Dr. Raquel Baker
Working with the Black Excellence Project (BEP) has been such a nourishing experience, helping me to build skills while also mentoring student researchers – all with the goal of building a culture of Black belonging here at CSU Channel Islands (CI) and in the CSU more broadly. A context of demoralization and fatigue, caused in part by the high and constant turnover of Black faculty and staff at CI, makes it difficult to support Black Excellence on our campus. Precarity is always the bleeding edge of my experience here.
Partnering with faculty, staff, students, administrators, and community members across campuses is an important investment in Blackness. The BEP has allowed me to engage with storytelling as a form of research. Undergraduate research is a high-impact learning practice that allows student researchers to work closely with faculty and develop transformative relationships. In the Spring 2023 semester, I leveraged the BEP to provide two student researchers — the first time I have had two student researchers — with an “unapologetically Black” research project that asked them to center Black students: to get to know, reflect on, and document diversity work at CI, resources that exist for Black students, and Black students’ lived experiences at CI. For the first time, I was able to collaborate on a robust project and customize it to meet the needs of the students I worked with, and Black students more broadly. The BEP’s key principles create a rich frame for ongoing research on who CI’s Black students are, what their experiences are, and what happens to them once they leave CI.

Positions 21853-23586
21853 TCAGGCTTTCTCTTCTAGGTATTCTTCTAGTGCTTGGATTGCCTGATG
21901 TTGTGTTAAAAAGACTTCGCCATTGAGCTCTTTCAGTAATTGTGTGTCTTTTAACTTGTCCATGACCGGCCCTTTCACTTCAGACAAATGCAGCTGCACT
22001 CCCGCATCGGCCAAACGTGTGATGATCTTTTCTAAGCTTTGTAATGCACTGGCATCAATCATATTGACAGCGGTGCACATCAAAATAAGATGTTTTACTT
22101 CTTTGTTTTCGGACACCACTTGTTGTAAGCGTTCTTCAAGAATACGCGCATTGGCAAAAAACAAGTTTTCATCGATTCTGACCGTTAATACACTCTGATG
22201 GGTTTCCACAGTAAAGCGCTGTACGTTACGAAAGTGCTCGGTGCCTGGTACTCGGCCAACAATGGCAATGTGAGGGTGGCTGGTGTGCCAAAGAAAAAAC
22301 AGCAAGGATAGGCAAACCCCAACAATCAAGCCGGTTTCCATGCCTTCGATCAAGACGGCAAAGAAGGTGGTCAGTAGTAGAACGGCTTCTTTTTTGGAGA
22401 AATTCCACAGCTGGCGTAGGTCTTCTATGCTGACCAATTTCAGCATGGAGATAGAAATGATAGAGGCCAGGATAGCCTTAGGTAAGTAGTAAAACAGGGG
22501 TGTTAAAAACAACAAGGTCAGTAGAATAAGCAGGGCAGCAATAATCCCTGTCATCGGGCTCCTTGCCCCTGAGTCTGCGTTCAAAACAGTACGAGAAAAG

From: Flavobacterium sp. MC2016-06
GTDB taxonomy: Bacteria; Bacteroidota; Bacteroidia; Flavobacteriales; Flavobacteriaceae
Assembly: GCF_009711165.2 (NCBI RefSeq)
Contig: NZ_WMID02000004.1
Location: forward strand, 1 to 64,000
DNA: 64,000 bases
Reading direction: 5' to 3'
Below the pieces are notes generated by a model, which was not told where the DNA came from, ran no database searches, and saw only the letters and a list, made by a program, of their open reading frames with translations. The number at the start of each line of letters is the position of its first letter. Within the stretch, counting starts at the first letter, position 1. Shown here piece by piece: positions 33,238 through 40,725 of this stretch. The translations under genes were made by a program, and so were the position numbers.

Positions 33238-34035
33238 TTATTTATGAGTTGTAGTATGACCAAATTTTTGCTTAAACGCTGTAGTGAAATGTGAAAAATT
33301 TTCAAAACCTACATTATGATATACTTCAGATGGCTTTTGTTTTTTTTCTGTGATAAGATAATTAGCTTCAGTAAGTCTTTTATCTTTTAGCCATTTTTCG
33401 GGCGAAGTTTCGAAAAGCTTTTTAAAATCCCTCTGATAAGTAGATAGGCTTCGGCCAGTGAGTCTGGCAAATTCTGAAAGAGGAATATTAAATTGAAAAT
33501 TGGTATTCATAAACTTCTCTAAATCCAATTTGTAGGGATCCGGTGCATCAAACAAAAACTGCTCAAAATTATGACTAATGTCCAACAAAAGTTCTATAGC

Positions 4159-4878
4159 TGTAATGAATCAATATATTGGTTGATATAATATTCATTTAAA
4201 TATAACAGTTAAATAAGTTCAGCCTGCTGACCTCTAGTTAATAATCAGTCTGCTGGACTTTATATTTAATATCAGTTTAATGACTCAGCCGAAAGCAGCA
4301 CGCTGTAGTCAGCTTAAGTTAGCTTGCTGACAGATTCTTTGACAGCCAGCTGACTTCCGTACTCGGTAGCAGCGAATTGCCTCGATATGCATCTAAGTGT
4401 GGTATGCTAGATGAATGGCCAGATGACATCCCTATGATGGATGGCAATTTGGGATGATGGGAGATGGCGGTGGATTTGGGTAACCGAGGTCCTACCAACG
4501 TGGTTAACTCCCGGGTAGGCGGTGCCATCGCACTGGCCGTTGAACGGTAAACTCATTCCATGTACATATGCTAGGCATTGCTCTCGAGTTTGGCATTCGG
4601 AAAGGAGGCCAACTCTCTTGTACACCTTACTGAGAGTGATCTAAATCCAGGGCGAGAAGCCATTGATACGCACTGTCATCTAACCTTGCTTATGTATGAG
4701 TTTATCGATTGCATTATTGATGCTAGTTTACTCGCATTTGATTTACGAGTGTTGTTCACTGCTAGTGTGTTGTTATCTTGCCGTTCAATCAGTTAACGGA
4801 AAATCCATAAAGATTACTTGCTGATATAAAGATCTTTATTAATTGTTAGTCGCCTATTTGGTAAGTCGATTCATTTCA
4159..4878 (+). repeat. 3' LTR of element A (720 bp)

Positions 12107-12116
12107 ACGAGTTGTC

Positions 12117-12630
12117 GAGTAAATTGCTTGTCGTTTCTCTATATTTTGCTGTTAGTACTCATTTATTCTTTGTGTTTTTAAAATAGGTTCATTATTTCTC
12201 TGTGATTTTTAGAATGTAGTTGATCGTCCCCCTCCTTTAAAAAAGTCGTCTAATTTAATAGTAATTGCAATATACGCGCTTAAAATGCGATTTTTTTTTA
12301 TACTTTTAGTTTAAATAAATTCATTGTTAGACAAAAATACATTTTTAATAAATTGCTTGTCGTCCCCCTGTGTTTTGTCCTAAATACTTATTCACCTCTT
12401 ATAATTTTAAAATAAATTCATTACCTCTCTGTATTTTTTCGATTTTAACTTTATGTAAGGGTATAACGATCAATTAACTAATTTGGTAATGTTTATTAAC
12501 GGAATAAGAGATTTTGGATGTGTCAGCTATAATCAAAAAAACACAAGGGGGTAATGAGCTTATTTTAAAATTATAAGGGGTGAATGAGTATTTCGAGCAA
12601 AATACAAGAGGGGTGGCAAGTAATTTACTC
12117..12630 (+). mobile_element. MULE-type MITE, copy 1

The BEP has also provided support for Black faculty. In addition to being able to do meaningful work with students on a well-developed project, I received critical support for my work in CI’s Bedford and Dr. Irene Pinkard Living-Learning Community (LLC), named for founders of the Ventura County Chapter of Black American Political Association of California to honor their work with underserved communities. I also work with four new faculty members who arrived in Fall 2022 as a Black Studies cluster hire (one of whom will not return in Fall 2023) to develop CI’s Black Studies program. Meeting faculty with positions of responsibility in Black Studies at other campuses has been an invaluable aid to create a safe space to brainstorm ideas and ask questions.
Yet Black students remain at the center of the BEP. The BEP’s first principle, “Know who your Black students are,” is my focus now. I am getting to know our current first-year students, using that knowledge to develop curriculum and co-curricular programming to aid them and future LLC first-years. I have the best sense of those Black students who have taken my English courses; the BEP is helping us get to know all our Black students. The student success stories collected by the Black Excellence Project provide a rich resource for us as we develop the foundations of Black Excellence at CI, enabling us to see each other and to know who we all are.